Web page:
Mon, Jun 24, 2024

PM Modi likely to maintain current national security leadership

India cannot rely on "associates" and must improve its foreign intelligence in light of the struggle between the West and China.

Written by  Annesha Barua -- June 11th 2024 10:39 AM
PM Modi likely to maintain current national security leadership

PM Modi likely to maintain current national security leadership

PTC News Desk: Prime Minister Narendra Modi is expected to choose continuity in the top national security establishment by maintaining his Cabinet Committee on Security (CCS) in his third term. National Security Advisor Ajit Doval is scheduled to accompany Modi to the G-7 conference in Italy on June 13. We are awaiting the directives for Dr. P. K. Mishra, Principal Secretary to the PM, and the NSA, to continue.

The decision about the new Army chief must be made by PM Modi, but it's also time to choose Tapan Deka, the Director of the Intelligence Bureau, who has performed admirably in gathering internal intelligence on Islamists and Maoists in the nation. On June 30, Deka, a renowned expert in counterterrorism, is expected to finish his two-year assignment.

The PM can choose to appoint Lt General Upendra Dwivedi, the senior most Army Commander, who has served as Northern Army Commander for two years and has first-hand knowledge of Indian adversaries to the north and west, as Army Chief Gen. Manoj Pande is set to reach superannuation on June 30th after a stellar innings.

In addition, General Dwivedi has firsthand knowledge of the cross-border terrorism that occurs in the Rajouri-Poonch area; the most recent event, the firing in Reasi, claimed the lives of ten Hindu pilgrims. Although there are alternative choices available to the PM and Defence Minister Rajnath Singh, drastic measures are not anticipated to manage a ship the size of the Indian Army.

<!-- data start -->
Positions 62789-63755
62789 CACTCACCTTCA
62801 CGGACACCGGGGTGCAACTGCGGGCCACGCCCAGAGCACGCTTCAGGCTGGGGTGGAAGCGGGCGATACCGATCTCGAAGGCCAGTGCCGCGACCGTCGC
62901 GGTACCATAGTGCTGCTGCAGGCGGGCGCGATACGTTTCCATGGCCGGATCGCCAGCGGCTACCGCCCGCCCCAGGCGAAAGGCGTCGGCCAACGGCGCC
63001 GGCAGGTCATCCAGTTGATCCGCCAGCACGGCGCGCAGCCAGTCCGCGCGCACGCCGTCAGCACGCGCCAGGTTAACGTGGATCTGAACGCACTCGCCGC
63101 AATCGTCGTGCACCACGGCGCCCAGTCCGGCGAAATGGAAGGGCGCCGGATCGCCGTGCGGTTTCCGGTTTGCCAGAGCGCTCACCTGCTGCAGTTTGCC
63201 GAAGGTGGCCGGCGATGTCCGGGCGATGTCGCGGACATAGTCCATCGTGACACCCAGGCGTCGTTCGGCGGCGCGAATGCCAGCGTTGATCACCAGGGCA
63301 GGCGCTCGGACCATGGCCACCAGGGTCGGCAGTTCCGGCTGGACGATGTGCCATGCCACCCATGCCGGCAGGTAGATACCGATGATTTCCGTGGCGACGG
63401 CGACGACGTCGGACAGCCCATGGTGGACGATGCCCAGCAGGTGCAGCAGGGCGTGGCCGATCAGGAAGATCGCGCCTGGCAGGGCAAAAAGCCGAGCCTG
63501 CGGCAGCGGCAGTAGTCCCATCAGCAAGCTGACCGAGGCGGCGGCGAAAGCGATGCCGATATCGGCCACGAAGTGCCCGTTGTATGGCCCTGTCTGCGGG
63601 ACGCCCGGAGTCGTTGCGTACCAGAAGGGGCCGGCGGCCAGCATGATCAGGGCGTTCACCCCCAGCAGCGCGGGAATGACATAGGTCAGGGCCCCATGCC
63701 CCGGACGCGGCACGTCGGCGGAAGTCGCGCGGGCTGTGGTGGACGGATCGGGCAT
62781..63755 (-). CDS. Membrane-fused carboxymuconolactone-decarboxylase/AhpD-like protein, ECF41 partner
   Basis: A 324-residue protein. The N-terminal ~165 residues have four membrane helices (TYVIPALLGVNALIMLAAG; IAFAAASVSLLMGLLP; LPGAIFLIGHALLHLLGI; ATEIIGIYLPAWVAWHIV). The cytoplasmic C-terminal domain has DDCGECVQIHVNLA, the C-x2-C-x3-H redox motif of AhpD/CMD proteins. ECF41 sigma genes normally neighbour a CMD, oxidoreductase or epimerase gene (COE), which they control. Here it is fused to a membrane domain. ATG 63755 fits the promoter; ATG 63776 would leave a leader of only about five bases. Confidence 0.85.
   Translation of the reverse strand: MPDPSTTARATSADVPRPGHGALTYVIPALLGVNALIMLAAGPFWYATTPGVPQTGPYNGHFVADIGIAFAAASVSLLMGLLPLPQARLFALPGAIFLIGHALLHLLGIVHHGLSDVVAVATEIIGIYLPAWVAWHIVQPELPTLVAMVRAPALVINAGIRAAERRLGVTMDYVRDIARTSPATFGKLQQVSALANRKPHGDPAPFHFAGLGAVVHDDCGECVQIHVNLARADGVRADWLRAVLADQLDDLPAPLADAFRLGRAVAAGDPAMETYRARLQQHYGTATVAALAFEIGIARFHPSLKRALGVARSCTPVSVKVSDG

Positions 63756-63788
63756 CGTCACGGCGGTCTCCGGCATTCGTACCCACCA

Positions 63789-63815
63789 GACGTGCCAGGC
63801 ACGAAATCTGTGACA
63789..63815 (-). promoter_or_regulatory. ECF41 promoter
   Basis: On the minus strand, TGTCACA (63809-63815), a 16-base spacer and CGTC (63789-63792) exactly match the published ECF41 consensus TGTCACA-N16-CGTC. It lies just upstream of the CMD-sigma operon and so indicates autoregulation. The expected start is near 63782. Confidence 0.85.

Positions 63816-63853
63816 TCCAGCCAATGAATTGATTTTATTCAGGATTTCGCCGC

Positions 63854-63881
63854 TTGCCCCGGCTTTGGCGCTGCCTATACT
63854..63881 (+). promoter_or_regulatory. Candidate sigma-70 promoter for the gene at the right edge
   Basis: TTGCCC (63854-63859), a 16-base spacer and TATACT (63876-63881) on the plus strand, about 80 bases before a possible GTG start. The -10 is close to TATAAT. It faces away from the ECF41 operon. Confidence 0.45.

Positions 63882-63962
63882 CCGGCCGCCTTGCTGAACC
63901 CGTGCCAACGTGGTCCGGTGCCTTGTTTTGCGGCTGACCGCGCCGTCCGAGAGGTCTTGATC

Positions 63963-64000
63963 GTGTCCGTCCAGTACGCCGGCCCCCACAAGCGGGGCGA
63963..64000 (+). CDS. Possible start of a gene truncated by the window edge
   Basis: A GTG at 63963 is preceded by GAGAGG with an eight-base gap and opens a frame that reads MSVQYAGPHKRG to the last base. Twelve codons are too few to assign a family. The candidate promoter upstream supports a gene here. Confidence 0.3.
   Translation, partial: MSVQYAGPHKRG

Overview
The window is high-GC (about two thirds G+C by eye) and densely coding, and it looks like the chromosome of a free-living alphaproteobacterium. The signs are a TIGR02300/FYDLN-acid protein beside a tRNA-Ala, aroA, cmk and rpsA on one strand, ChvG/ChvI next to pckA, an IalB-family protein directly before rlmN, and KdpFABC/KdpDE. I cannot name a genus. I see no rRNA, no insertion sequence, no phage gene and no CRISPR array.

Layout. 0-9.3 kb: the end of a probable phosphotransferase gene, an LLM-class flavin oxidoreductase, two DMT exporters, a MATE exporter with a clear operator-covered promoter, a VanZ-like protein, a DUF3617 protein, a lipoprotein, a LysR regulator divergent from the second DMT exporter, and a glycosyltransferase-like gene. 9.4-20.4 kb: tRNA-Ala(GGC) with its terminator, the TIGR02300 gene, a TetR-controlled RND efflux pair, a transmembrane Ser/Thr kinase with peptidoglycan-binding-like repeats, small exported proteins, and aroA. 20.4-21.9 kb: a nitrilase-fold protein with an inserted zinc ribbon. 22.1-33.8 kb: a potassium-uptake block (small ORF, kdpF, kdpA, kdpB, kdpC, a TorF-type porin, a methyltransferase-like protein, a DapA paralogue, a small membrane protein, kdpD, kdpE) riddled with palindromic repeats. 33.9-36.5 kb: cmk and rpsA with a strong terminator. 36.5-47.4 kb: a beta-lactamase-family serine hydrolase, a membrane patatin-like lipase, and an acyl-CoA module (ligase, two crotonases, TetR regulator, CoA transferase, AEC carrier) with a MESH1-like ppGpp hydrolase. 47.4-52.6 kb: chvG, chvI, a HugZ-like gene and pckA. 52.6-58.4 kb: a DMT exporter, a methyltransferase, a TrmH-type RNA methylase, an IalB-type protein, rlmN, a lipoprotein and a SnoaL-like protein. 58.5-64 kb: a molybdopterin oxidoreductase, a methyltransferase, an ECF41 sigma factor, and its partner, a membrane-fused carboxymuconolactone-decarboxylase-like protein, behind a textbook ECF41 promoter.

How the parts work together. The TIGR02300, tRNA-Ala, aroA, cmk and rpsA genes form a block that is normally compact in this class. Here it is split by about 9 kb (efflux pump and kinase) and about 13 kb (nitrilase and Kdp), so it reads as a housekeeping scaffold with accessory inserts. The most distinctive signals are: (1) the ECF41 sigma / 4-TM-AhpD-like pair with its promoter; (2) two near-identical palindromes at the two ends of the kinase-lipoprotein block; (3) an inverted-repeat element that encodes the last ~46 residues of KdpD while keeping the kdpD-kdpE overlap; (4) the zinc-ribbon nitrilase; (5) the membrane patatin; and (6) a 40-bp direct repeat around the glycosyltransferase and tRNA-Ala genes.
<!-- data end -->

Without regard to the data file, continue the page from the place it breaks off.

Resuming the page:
Modi 3.0 will see Bharat's aspirations to become a global power, but in addition to self-proclaimed adversaries like the UK, Canada, Germany, and Turkey, India will also need to strengthen its domain awareness with respect to China and Pakistan. To put it plainly, India must enhance its own resources if it hopes to stay competitive and cannot rely on pooled external intelligence.

Just as anti-India forces must be properly neutralized, so too must the role played by the Chinese, Western, and Pakistani media in especially during the 2024 election against Prime Minister Modi be effectively addressed. In the run-up to the 2024 elections, PM Modi conducted no fewer than 83 interviews with media, so he now knows firsthand what to anticipate from the western media during his third term.

India's greatest threat, meanwhile, will come from the maritime sphere, where the Chinese PLA Navy is fast growing in the Indo-Pacific and the once-dominant US Navy is unsure about competing against Beijing, as evidenced by the Biden administration's ambiguous signals. With the littoral governments giving in to pressure from the powerful Communist state, the Chinese Navy is anticipated to launch long-range incursions into the Indian Ocean region. As things are, the Indian neighborhood is heavily indebted to China under the guise of the Belt Road Initiative, and that in and of itself will provide the Xi Jinping government a great deal of pressure.

To properly control the Chinese threat in this setting, the Modi government must expand its island possessions as part of the marine security architecture. As of yesterday, India needed platforms like the Rafale Maritime Fighters to strengthen the INS Vikrant aircraft carrier and provide security advantages in the Andaman and Nicobar Islands and Lakshadweep. National security doctrines need to be adjusted to address future concerns because India needs to be ready to handle the PLA Navy challenge in the Indo-Pacific on its own, just as the west did not speak up when China transgressed in Ladakh in May 2020.

Also Read: Will Sonakshi Sinha and Zaheer Iqbal Tie the Knot in Mumbai This June?

- With inputs from agencies

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